Ruth Anne Robbins with Victoria Siegel '20
1Ls meet on-on-one with faculty for writing conferences that are audio recorded for students to review while drafting revisions.

Our clinical professors who teach the Legal Analysis, Writing & Research and related courses are leaders and innovators in the field of legal writing. U.S. News & World Report regularly ranks Rutgers Legal Writing as a top-20 program, as voted by other professors at other law schools. Our Lawyering Programs have developed a holistic “Orientation to Graduation” approach to preparing students for the representation of clients. As part of that, professors teaching our legal writing courses work with other faculty to integrate major goals of the first year legal writing courses with those of the school's upper division courses, clinics, internal competitive appellate advocacy program, other skills courses, and the various pro bono programs. A student might easily see their legal writing professor again in a clinical or skill course or in a pro bono project.  

The first-year legal writing courses focus on investigatory legal and factual research and intra-office or client-counseling communications in the fall, and persuasive writing and oral advocacy on behalf of the client in the spring. In both semesters, students write multiple drafts of assignments and have one-on-one meetings with professors before submitting revised drafts. Classes have a student-teacher ratio of approximately 18 to 1. Teaching Fellows are an integral part of the writing program and earn credit for their work. The upper-level curriculum is designed to enhance the depth of student knowledge in writing and public speaking. Those courses expose students to sophisticated techniques of persuasion, drawing on interdisciplinary materials and from scholarship in the field. At least one upper-level course is offered each summer.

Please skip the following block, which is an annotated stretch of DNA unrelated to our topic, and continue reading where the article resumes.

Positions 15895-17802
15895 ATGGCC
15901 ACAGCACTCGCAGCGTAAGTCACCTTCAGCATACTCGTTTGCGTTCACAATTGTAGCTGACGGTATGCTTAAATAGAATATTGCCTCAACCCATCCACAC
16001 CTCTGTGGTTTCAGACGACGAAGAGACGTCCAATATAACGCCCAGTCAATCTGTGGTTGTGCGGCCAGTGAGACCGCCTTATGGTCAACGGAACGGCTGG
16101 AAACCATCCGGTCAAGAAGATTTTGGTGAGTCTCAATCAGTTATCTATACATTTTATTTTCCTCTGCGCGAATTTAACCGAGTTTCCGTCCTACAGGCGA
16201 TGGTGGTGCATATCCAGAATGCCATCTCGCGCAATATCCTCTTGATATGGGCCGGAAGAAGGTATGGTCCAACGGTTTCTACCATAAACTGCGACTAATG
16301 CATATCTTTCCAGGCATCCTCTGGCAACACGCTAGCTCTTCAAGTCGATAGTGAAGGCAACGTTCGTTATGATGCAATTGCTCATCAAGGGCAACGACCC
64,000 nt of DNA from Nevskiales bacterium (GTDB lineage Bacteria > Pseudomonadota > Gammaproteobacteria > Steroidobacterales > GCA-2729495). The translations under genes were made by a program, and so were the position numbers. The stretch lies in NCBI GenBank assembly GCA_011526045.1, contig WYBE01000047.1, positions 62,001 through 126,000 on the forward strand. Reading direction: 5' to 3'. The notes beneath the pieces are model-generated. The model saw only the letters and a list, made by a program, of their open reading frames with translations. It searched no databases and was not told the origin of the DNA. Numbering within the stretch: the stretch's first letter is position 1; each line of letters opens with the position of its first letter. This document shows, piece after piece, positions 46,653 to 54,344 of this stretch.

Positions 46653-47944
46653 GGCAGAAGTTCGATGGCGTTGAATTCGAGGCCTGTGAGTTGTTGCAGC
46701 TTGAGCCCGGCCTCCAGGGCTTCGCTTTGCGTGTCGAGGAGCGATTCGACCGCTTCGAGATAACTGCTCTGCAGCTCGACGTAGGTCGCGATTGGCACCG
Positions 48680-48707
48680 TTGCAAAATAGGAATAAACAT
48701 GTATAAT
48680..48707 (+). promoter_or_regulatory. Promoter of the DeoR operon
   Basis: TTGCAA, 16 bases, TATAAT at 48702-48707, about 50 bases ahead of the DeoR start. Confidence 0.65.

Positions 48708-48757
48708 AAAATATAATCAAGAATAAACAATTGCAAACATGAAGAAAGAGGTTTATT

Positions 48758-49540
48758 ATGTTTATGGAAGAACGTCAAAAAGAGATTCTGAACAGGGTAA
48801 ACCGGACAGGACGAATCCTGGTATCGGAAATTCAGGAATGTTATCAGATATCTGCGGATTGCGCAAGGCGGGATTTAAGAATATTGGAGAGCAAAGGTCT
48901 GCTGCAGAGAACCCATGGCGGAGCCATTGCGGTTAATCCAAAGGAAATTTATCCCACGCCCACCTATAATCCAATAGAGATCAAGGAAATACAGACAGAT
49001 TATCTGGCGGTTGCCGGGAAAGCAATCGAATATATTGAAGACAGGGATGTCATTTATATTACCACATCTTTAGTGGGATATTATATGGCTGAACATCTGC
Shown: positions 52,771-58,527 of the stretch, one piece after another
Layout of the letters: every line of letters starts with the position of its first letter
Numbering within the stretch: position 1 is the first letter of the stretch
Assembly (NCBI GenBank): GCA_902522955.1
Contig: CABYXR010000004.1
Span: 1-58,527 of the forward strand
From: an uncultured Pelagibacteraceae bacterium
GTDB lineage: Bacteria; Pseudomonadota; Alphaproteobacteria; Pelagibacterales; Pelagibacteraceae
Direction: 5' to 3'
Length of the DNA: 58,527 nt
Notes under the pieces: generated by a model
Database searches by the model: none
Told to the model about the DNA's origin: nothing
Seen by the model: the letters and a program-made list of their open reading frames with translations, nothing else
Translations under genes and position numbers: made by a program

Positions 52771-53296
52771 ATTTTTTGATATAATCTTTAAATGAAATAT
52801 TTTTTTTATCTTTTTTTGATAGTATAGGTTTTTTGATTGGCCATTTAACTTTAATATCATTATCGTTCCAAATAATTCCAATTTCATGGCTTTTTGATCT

Our clinical professors teaching courses in the legal writing program are dedicated to both teaching and scholarship. They present at international, national, and cross-discipline conferences and are leaders of national legal writing organizations. They also serve as editors of peer-reviewed journals. Many of the legal writing faculty have received competitive grants for their teaching and scholarship. And several faculty members have been selected to attend scholarly writing workshops and to be facilitators at those workshops. They regularly conduct continuing legal education seminars and publish scholarship on the practice and teaching of law.

For more information about the Legal Analysis, Writing & Research, please contact any of the professors listed below. 

Barbara Gotthelf Sarah E. Ricks Ruth Anne Robbins
Pam Jenoff Carol L. Wallinger  

and our adjunct professor Linda Shashoua and Brendan Fee.

Writing Resources:

The Writing Center

Other Links:

Link to information about plagiarism (we aren't trying to set a tone but just be helpful)
Hieros Gamos Legal Directories